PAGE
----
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Our English curriculum is derived around a ‘mastery approach to writing.’  We use a key text or visual stimulus to create opportunities to develop imagination skills, develop a deep understanding of the genre being taught; explore the writing structure and features of different genres; plan and write an initial piece of writing with a clear context and purpose before evaluating the effectiveness of writing by editing and redrafting.  Our children are immersed into the genres through a variety of texts, film clips, posters and books - and above all, we encourage daily writing.  Each child publishes their work in their Writing Books, giving them a sense of pride in their presentation.  They are encouraged to write independently for a sustained length of time using prompt mats, word mats and the working wall to help them.

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Spellings are sent home each week for your child to learn.  These are based on phonic knowledge lower down the school and set spelling rulers further up the school linked to the New National Curriculum 2014.  The children are taught the spelling rule throughout the week and are expected to learn their spellings ready for a test towards the end of the week.

How can I support my child’s writing?

1. Reading with your child

No matter their age, reading regularly to your child, often books that they can’t yet read independently, is a great way of supporting their writing. Listening to books being read aloud introduces them to different ideas that they can borrow and adapt for their own writing, as well as hearing different ways of using language that are often from the types of sentences that we use when we speak.

Try to make sure your child gets to hear a range of different types of books, including fiction and non-fiction. This is useful for their writing, as it allows them to encounter a wide variety of different types of language and different purposes for writing.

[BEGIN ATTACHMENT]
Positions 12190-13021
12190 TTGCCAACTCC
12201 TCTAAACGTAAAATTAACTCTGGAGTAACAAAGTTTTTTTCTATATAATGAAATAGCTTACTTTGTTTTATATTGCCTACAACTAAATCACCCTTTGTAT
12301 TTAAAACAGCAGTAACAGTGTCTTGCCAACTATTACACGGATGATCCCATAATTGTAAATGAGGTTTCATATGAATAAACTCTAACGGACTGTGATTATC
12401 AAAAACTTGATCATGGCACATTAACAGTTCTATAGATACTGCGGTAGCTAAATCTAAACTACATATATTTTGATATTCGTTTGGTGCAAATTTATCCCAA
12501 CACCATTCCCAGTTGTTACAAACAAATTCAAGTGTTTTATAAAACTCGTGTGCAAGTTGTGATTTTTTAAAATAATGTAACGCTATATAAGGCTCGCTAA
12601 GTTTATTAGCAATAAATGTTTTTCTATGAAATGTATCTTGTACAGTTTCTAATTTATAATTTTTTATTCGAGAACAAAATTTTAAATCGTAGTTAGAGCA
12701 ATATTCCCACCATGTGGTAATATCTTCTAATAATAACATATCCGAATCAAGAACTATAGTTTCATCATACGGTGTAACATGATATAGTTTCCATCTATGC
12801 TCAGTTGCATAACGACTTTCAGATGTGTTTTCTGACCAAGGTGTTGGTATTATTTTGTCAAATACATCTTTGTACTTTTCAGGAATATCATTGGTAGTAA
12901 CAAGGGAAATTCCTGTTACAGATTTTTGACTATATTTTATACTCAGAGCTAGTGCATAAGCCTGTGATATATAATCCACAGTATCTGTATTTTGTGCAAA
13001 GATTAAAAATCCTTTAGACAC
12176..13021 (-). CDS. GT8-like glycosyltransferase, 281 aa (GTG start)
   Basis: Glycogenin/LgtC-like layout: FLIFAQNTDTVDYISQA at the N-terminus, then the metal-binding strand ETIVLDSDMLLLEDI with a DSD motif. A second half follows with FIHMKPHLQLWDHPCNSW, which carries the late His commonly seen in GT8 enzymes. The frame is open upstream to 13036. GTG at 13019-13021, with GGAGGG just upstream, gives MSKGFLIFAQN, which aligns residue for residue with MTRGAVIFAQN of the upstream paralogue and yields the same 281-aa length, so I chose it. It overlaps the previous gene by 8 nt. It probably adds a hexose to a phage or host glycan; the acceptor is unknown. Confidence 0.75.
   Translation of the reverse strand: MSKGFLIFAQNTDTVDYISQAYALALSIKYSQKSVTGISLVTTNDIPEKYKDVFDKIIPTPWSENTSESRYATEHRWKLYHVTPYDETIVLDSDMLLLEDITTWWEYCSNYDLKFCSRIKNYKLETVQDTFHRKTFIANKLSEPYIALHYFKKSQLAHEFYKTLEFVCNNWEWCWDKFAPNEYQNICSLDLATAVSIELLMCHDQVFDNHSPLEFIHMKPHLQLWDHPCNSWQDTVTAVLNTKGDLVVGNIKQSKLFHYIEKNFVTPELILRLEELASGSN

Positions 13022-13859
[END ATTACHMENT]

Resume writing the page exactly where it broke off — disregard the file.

2. Giving your child opportunities to write

Writing for a real-life purpose can be a great way of practising writing. Writing cards, shopping lists, or letters and emails to relatives can all be motivating real life reasons for writing. Children might also keep a diary or be encouraged to write short stories based on books they have read or toys they enjoy playing with. Older children could produce their own version of a book for a younger child – The Rhino Who Came to Tea or The Very Hungry Angler Fish, for example. Books with a distinctive format such as The Day the Crayons Quit or The Last Polar Bears are perfect for this. Another idea is for children to write the book of the film (or TV programme). If children have watched something they’ve really enjoyed, they could try and tell the same story in writing. While writing using a pen and pencil is useful practice, writing on the computer counts too. You might want to turn the spelling and grammar check off to help children to learn to use their own knowledge. The grammar check can be wrong too, so this can be confusing for children.

3. Helping your child with spelling

While there’s obviously much more to good writing than correct spelling, if children are worrying about spelling a particular word or having to stop frequently to think about spelling it can prevent them from concentrating on the other aspects of writing, including communicating their ideas.

4. Helping your child with grammar and punctuation

The curriculum in England puts a lot of emphasis on children learning to use grammar and punctuation. For ideas and support with grammar and punctuation, there are lots of interactive games online!

5. Helping your child with handwriting

Different children develop control over their handwriting at different points, and there is certainly a lot more to be a good writer than having neat handwriting. That said, learning to form letters correctly at the start of school can very useful for later on as it is much harder to unlearn habits once they have been formed. Fluent, neat handwriting is useful to ensure that a reader can understand what a child is trying to communicate in their writing, as well as helping a child to feel confident about their writing.

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